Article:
How can we help all children know that they have vast mathematics potential? How can teachers instruct in a way that brings this belief to life? Jo Boaler- Stanford researcher, professor of math education, and expert on math learning- has studied why students don't like math and often fail in math classes. She's followed thousands of students through school to study how they learn and to find the most effective ways to unleash the math potential in all students. Her work has identified gap between what research has shown to work in teaching math and what happens in schools and at home. Boaler translates Carol Dweck's work around 'mindset' into math teaching, showing how students can go from self-doubt to strong self-confidence, which is important to math learning. The message behind this book pushes us to understand the power of mindsets in relation to math learning and how our approach as educators can help students realize the joys of learning and understanding math and improve outcomes for students. (adapted from Boaler, 2016)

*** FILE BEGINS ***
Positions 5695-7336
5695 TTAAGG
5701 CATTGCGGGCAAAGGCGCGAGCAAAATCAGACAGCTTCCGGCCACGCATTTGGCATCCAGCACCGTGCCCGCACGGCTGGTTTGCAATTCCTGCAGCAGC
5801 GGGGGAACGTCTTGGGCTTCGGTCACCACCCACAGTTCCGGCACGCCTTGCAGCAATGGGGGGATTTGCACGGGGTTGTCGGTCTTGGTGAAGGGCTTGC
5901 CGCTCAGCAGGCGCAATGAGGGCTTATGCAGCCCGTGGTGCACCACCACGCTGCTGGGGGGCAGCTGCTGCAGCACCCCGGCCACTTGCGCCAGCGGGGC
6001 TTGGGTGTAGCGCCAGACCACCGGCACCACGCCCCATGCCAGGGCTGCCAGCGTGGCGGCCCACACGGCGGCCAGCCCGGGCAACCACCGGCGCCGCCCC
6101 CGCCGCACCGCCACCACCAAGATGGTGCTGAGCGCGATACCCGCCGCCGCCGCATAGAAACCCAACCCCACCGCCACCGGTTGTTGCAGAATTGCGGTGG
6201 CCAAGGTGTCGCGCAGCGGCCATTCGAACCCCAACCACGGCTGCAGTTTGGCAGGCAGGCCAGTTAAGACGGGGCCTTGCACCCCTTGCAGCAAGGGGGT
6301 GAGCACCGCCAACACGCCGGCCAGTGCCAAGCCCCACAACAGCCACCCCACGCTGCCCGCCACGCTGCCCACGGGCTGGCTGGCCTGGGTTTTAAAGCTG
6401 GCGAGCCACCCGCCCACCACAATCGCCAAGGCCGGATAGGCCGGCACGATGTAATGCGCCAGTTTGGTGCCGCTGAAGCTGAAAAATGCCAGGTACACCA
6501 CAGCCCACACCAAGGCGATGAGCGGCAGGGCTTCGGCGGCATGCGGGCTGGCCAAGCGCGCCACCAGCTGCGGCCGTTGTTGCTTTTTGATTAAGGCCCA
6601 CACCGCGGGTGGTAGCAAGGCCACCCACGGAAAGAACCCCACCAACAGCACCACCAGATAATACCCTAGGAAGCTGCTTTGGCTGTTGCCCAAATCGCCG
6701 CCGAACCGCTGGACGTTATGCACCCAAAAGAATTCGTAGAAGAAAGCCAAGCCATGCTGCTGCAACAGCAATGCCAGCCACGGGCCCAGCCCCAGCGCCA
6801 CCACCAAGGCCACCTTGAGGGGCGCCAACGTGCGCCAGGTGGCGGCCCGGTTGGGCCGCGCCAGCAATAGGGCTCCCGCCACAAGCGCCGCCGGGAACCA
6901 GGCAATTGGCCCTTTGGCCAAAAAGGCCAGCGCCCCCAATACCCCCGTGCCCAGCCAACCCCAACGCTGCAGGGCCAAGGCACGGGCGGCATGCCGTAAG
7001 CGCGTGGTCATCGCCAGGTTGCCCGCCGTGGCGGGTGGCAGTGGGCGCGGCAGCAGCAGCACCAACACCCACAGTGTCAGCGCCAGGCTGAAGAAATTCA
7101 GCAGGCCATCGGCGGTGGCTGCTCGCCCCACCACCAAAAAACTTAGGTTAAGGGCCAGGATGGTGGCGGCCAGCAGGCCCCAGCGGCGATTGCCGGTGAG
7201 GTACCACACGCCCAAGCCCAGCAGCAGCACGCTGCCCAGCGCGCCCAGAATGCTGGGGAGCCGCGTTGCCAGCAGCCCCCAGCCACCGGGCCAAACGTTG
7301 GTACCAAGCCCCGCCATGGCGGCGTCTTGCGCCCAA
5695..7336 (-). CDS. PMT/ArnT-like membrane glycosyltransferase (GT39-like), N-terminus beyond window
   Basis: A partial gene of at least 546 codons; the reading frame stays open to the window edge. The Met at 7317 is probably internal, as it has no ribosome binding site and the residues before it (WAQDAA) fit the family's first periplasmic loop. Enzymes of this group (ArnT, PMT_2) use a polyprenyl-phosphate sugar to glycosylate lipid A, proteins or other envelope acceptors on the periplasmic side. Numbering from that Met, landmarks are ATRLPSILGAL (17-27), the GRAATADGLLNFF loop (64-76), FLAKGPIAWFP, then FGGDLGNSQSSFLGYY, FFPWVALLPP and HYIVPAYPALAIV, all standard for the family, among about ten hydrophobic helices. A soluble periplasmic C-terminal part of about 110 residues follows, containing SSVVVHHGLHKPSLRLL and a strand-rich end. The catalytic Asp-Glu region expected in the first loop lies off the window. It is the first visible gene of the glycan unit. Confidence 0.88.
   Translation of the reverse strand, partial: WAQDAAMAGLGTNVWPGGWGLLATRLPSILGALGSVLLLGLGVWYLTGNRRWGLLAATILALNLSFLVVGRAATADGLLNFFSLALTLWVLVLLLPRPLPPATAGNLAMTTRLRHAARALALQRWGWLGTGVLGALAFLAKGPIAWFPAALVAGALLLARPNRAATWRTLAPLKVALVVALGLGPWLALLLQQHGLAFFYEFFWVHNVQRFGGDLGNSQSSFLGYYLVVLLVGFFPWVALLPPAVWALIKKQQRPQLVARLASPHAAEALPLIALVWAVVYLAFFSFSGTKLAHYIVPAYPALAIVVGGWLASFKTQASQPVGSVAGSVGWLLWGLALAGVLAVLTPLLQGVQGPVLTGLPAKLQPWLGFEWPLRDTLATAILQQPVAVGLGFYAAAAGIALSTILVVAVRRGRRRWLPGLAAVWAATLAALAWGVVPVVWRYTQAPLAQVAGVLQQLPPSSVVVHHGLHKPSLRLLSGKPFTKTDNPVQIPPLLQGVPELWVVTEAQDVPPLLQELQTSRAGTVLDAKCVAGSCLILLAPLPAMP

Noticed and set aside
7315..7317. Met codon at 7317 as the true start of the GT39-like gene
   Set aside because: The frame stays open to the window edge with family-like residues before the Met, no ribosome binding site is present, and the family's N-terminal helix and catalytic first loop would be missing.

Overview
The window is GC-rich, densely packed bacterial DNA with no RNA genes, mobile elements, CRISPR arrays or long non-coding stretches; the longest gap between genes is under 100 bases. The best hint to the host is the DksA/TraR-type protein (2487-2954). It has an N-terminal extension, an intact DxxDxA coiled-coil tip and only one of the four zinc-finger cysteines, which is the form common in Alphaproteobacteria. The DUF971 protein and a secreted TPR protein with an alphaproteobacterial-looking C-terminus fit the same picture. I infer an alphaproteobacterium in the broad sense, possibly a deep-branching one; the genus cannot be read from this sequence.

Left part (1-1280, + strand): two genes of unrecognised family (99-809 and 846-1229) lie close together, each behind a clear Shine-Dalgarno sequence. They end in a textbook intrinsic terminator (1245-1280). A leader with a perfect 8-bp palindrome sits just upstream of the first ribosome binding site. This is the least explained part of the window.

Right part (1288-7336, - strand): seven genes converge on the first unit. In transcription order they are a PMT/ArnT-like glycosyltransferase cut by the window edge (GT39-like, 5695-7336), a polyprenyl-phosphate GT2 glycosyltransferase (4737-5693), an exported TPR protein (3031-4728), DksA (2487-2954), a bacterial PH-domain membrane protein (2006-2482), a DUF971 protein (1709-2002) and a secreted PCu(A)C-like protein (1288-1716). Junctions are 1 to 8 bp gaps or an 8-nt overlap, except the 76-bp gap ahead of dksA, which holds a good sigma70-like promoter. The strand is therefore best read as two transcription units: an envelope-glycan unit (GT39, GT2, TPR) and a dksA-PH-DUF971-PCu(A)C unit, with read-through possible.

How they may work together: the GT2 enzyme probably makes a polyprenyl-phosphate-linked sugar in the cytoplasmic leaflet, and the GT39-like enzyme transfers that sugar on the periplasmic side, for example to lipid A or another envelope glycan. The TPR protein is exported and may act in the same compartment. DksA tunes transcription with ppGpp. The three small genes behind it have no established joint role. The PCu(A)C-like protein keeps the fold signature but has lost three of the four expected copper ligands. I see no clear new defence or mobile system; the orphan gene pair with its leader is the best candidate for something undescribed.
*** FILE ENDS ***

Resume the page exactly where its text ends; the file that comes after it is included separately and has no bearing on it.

I will be posting our weekly questions here as a central location for staff to access the weekly content, as a forum for them to make comments and to share with others.
As we encounter new learning, synaptic connections within the brain create lasting pathways and connections. The more complex and challenging the learning, the deeper these connections will be. This is the foundation for our work with students, providing opportunities for mistakes to be made, feedback to be provided and learning to occur.
- What flaws can be pointed out around the idea of being "developmentally ready" for math?
- What vital math experiences are some students lacking in schools?
- How can educators work with parents to promote the use of language that develops growth mindset in learning?
"Every time a student makes a mistake in math, they grow a synapse" (Boaler, p. 10)
Making a mistake is a good thing. Research has found that student's brains respond with increased activity when they make mistakes compared to when their answers are correct. This truth is even greater for individuals that display a growth mindset.